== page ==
People keep saying around here, why doesn't Apple release this or update that, or innovate something new already since it's been a whole year etc., as if they had an unlimited supply of engineers sitting around waiting to fix the legacy stuff or start the next big project. They apparently do not. They're still a small start-up spread all around Cupertino in temporary offices. It looks like, if they're going to do pro-ish stuff, they're only going to do it as breakthrough innovation, turning teams from one project to another.

    So on the other hand, what they come up with is always going to seem alien to "the pros," since they see the rug being pulled out from the familiar platform that they've devoted years of their working lives to. I hope Apple learned a lesson from the Final Cut Pro reaction. That was unnecessarily brutal. You shouldn't treat your most loyal customers that way, as if you think your new pro innovation is going to be the answer to all their prayers. They aren't going to see it that way.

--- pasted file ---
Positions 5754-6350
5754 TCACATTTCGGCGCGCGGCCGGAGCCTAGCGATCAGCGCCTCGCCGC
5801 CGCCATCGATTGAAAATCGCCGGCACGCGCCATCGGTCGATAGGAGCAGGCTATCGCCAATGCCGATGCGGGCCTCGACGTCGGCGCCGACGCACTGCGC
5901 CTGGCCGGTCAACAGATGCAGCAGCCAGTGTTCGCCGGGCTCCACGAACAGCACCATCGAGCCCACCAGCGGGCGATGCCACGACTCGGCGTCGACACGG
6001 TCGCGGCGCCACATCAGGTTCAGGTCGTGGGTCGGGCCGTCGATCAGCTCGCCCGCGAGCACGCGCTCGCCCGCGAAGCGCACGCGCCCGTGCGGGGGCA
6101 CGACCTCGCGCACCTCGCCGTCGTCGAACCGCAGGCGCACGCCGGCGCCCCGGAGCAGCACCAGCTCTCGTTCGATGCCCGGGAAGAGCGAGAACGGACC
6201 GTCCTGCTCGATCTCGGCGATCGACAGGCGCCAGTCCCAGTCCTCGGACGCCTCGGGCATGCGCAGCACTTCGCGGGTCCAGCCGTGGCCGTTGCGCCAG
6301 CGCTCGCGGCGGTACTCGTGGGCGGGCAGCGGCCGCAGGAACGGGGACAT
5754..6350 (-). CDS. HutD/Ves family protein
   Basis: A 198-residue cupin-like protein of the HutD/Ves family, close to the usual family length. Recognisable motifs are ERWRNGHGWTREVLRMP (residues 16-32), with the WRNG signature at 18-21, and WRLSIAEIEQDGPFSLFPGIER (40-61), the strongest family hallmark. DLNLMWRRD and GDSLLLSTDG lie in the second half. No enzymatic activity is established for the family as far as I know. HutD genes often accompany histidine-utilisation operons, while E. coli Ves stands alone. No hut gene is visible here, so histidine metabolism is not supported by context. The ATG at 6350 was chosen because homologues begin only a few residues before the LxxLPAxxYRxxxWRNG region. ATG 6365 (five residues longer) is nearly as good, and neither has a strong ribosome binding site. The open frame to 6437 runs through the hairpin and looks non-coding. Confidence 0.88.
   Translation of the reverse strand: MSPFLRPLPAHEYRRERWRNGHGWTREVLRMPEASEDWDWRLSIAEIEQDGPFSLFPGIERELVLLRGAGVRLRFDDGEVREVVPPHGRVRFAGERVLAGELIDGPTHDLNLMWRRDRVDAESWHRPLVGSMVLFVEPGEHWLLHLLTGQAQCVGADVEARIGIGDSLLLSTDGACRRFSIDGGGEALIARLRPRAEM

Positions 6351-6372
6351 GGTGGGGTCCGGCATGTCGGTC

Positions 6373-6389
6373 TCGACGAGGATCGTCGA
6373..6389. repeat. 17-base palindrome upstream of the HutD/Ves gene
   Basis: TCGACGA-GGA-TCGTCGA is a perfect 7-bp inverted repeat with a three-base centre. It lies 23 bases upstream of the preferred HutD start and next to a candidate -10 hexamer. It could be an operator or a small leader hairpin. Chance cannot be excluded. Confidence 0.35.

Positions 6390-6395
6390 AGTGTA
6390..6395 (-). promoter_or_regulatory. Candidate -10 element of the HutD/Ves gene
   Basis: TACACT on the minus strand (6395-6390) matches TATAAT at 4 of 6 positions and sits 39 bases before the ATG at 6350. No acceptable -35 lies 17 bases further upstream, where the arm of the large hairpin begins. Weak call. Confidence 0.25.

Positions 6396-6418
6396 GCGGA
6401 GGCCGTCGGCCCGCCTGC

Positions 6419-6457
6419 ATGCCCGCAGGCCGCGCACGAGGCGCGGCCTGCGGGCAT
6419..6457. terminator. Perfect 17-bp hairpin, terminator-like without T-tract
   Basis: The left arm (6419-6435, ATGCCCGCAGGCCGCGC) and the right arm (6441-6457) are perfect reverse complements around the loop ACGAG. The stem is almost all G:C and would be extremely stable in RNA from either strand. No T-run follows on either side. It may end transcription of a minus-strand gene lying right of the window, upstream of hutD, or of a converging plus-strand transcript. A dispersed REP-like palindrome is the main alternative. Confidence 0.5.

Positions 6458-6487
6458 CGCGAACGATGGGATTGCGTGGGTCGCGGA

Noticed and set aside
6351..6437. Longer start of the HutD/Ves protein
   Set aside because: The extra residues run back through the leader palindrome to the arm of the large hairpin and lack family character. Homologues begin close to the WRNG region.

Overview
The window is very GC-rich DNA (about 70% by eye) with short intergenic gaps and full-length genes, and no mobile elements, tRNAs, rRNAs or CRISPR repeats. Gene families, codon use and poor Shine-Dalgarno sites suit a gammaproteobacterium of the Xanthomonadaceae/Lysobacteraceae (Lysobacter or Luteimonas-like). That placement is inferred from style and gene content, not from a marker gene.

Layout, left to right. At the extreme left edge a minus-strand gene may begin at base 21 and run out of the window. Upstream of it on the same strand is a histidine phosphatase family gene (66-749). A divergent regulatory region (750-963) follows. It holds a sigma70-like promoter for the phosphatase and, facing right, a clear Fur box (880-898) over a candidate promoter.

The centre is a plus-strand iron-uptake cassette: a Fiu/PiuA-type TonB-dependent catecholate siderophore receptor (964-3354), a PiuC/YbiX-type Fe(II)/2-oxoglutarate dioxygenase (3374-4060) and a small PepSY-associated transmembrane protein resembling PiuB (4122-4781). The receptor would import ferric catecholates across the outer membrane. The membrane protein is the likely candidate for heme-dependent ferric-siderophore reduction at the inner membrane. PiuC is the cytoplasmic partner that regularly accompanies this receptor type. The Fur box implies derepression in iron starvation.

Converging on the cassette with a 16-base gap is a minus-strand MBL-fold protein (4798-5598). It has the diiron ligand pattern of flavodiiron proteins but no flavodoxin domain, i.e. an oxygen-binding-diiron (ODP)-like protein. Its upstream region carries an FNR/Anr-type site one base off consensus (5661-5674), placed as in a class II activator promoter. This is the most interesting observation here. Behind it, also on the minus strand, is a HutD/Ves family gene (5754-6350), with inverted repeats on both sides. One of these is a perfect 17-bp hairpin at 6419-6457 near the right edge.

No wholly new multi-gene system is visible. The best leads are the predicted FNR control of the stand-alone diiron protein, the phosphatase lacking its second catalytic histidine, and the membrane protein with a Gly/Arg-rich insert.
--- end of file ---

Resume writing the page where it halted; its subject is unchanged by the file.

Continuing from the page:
• Reply 51 of 132


    Originally Posted by MBP17Developer View Post

    NEW CUSTOMERS CAN'T VISUALLY SEE THE DIFFERENCE BETWEEN 17"MBP and 15"MPB,


    HENCE, NEW CUSTOMERS DON'T EVEN KNOW 17" MBP EXISTS



     


    Er, proof?





    By the way, one of the reason why the 17" didn't sell well is because you can't visually see the difference between a 15"MBP and 17"MBP.



     


    Of course you could.





    If you stand at the front door of an Apple Store when they had the 17", could you easily see where the 17"MBP's where located?



     


    I could see where the pro laptops are located, which is the point from the door. This isn't Samsung we're talking about.





    Even if you were standing next to the table with 15" and 17" MBPs, could you easily see the difference?


    Only when it's directly side by side could you see the difference.




     


    Again, yes. And no, in that order.





    Could NEW CONSUMER of APPLE see at a coffee shop if a professional had a 17"MBP?


    Most likely, no, they cannot.



     


    Professionals wouldn't be going to coffee shops. image





    Hence, how can a new customer confidently purchase a 17"MBP if they don't see others using a 17"MBP?



     


    By not having their self-worth tied to the purchases of others. How is that even a question?